KACHINAS – Otis Art Institute of Los Angeles County
Exhibit April 13 through May 14, 1967
The 300 items in the exhibit were selected from the collection of Kachina masks and dolls of a private individual. All 300 are not shown in this catalog.
Softcover, spine stapled. Kachina dolls and masks photographs in black and white. 34 pages
From the Foreword
We, for the purpose of this exhibit, refer to Kachina dolls as sculptural works of art, though the Indian carver does not consider himself a sculptor involved in a work of art, his object being only to factually represent the spirits of his religious beliefs. They are fascinating sheer inventions of the American Indian culture. Sometimes a work of art is produced when the carver’s aesthetic qualities project on the image of the Kachina and give it another dimension, much as the carvers of religious statues did for the Christian churches. In this exhibit we are showing the work of many Indian carvers from the late 1800s to the present day, with several examples of the same Kachina executed by various Kachina carvers in different periods.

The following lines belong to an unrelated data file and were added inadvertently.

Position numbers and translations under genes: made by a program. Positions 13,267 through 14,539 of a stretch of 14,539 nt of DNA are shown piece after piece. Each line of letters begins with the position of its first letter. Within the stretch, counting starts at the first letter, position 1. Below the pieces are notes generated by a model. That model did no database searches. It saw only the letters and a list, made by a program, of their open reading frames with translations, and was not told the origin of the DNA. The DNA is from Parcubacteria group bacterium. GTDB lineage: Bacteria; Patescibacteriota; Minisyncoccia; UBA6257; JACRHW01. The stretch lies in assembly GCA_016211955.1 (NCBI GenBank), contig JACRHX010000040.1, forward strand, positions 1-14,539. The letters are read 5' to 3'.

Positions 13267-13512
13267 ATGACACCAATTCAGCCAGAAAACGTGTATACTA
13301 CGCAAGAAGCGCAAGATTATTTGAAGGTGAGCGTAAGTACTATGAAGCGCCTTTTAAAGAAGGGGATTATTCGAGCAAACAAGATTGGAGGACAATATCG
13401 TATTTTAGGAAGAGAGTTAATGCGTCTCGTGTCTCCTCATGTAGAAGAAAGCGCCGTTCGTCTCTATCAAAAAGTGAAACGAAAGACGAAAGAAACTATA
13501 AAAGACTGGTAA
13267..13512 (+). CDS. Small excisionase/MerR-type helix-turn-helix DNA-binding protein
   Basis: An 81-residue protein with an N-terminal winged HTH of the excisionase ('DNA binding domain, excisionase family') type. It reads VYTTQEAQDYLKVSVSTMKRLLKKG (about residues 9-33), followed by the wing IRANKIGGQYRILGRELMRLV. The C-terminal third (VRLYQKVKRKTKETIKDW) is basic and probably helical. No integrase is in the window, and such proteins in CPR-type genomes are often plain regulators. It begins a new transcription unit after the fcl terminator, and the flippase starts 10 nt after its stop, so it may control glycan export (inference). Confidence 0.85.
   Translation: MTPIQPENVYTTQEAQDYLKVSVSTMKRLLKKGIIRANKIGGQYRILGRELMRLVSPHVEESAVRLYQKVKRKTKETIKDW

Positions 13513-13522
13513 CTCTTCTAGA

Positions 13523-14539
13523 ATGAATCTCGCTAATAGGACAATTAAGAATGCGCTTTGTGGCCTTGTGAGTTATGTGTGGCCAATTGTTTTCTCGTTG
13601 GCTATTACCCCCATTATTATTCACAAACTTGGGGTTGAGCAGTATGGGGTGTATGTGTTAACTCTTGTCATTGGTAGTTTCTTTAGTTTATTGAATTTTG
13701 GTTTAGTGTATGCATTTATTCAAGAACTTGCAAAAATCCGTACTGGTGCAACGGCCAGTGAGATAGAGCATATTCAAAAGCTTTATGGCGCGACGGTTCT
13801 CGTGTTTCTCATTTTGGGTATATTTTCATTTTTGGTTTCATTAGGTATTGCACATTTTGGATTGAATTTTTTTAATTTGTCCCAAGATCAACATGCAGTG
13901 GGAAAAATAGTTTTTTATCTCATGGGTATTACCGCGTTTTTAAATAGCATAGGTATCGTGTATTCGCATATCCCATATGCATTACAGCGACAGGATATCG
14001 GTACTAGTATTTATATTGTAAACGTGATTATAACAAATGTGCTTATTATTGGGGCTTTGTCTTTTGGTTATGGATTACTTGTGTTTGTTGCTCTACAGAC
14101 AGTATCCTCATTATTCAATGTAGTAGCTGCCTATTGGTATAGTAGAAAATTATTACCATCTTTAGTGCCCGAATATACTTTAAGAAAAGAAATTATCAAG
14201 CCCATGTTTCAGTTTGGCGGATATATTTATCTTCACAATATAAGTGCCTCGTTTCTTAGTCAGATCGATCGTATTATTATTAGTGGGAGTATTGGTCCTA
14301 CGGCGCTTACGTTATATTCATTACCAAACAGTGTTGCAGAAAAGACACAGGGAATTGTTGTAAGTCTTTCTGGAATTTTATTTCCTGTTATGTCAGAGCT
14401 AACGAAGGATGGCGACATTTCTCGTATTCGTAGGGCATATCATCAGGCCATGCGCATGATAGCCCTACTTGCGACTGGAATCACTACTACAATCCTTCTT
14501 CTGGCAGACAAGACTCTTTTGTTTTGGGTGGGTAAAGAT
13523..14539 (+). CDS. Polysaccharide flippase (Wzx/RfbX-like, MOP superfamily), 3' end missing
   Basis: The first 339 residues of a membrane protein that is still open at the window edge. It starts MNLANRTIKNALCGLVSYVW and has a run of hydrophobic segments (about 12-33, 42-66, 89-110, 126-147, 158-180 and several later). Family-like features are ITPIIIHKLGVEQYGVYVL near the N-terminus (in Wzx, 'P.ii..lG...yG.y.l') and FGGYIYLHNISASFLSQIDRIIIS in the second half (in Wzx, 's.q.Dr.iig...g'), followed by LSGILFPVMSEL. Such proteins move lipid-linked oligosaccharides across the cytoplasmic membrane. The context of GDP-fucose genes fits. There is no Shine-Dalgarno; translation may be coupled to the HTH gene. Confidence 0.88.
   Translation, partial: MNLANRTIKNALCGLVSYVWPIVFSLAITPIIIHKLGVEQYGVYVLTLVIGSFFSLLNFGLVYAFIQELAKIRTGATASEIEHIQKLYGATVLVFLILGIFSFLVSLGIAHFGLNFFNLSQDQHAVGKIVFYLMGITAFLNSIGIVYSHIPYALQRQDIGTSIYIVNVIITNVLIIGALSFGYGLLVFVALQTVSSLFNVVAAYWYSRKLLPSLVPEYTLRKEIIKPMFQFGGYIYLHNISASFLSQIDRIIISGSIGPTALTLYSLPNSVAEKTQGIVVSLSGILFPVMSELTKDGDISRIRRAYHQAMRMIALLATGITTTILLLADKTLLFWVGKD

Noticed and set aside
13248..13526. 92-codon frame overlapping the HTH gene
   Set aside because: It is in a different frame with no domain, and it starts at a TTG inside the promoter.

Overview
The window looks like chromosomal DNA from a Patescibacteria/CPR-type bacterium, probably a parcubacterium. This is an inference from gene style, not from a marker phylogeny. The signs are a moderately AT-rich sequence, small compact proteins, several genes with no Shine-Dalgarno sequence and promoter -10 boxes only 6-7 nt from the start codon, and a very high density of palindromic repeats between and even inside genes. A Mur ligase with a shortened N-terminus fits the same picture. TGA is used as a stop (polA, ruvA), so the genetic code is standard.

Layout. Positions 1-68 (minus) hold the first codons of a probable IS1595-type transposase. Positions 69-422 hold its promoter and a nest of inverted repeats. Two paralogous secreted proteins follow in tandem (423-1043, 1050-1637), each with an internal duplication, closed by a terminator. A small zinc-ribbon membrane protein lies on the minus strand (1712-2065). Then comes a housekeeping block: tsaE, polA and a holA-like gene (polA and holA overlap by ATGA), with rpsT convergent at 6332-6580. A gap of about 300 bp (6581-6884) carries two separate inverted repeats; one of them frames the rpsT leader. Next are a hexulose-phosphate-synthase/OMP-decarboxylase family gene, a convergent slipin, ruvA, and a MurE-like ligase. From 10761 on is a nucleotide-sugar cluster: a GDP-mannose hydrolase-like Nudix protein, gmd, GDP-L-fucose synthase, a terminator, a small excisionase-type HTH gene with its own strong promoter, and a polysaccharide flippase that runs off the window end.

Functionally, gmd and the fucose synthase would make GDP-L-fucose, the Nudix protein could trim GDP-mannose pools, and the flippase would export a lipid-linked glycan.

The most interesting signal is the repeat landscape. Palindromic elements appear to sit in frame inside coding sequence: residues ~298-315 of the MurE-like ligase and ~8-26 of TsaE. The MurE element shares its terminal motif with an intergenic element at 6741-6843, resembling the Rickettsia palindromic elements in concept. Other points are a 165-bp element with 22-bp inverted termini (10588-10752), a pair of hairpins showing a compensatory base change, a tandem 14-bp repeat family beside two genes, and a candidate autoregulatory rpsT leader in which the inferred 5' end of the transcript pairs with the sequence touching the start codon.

Of all the ethnographic “primitive” and ancient art . . . the art of the American Indian is a true indigenous United States art, long overlooked by our museums and relegated to the archives of ethnographic and natural history museums, for study by archaeologists and anthropologists.